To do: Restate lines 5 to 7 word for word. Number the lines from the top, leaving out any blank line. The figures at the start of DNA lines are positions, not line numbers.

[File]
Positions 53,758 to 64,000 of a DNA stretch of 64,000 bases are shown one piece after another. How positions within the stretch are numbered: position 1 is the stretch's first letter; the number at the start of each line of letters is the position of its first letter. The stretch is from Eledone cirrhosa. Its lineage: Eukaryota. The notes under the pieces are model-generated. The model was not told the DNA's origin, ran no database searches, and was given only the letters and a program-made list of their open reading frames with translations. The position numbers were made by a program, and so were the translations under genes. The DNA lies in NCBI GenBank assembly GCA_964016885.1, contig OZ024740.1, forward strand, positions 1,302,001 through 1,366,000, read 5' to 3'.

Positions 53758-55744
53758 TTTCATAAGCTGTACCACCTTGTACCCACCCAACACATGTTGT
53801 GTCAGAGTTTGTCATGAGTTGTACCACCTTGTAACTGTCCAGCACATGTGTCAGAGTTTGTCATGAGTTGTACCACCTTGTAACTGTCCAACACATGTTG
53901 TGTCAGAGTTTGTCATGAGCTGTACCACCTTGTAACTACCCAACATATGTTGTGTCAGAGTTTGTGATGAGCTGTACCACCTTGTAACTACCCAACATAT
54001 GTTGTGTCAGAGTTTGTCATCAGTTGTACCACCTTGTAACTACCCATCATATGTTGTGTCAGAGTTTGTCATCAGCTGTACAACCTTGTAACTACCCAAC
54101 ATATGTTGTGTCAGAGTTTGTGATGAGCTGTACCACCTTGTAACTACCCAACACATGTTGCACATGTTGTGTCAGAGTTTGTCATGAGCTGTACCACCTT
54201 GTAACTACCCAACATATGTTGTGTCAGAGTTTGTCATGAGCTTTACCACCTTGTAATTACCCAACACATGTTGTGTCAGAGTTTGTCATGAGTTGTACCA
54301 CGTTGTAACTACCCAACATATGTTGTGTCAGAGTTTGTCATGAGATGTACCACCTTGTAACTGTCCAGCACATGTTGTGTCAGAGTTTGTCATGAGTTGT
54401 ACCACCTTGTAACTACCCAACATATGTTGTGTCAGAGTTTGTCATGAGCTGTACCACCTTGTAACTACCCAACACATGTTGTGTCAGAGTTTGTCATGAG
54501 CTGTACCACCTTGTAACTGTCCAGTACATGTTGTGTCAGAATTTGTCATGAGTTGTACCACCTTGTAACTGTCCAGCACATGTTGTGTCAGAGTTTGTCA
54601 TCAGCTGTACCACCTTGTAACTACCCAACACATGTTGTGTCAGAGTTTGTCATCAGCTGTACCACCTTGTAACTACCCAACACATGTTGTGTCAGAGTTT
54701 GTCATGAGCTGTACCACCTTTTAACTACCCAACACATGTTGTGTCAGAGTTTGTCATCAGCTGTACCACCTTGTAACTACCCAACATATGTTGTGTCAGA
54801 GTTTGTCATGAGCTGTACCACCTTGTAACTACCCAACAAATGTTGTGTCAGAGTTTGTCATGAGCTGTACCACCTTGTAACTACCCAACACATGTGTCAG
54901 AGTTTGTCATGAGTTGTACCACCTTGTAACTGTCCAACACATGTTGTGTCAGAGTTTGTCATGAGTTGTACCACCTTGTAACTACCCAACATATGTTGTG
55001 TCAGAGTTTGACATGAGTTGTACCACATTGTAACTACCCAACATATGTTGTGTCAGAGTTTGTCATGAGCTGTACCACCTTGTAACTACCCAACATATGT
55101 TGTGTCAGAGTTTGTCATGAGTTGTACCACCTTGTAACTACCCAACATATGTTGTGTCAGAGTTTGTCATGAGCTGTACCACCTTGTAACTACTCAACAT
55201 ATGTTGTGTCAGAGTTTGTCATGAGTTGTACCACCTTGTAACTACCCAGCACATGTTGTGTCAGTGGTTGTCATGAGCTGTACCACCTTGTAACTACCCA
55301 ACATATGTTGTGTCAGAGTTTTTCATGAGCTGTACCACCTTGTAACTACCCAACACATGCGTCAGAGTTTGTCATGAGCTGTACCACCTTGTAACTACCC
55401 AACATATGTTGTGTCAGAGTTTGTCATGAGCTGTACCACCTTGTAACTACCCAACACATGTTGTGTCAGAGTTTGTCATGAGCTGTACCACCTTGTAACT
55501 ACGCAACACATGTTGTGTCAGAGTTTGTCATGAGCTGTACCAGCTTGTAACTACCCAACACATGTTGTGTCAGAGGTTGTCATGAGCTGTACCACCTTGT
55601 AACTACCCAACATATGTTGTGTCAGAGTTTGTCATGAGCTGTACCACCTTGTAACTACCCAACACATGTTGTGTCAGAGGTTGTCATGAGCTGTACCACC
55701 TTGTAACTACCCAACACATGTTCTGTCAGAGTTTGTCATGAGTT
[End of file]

53901 TGTCAGAGTTTGTCATGAGCTGTACCACCTTGTAACTACCCAACATATGTTGTGTCAGAGTTTGTGATGAGCTGTACCACCTTGTAACTACCCAACATAT
54001 GTTGTGTCAGAGTTTGTCATCAGTTGTACCACCTTGTAACTACCCATCATATGTTGTGTCAGAGTTTGTCATCAGCTGTACAACCTTGTAACTACCCAAC
54101 ATATGTTGTGTCAGAGTTTGTGATGAGCTGTACCACCTTGTAACTACCCAACACATGTTGCACATGTTGTGTCAGAGTTTGTCATGAGCTGTACCACCTT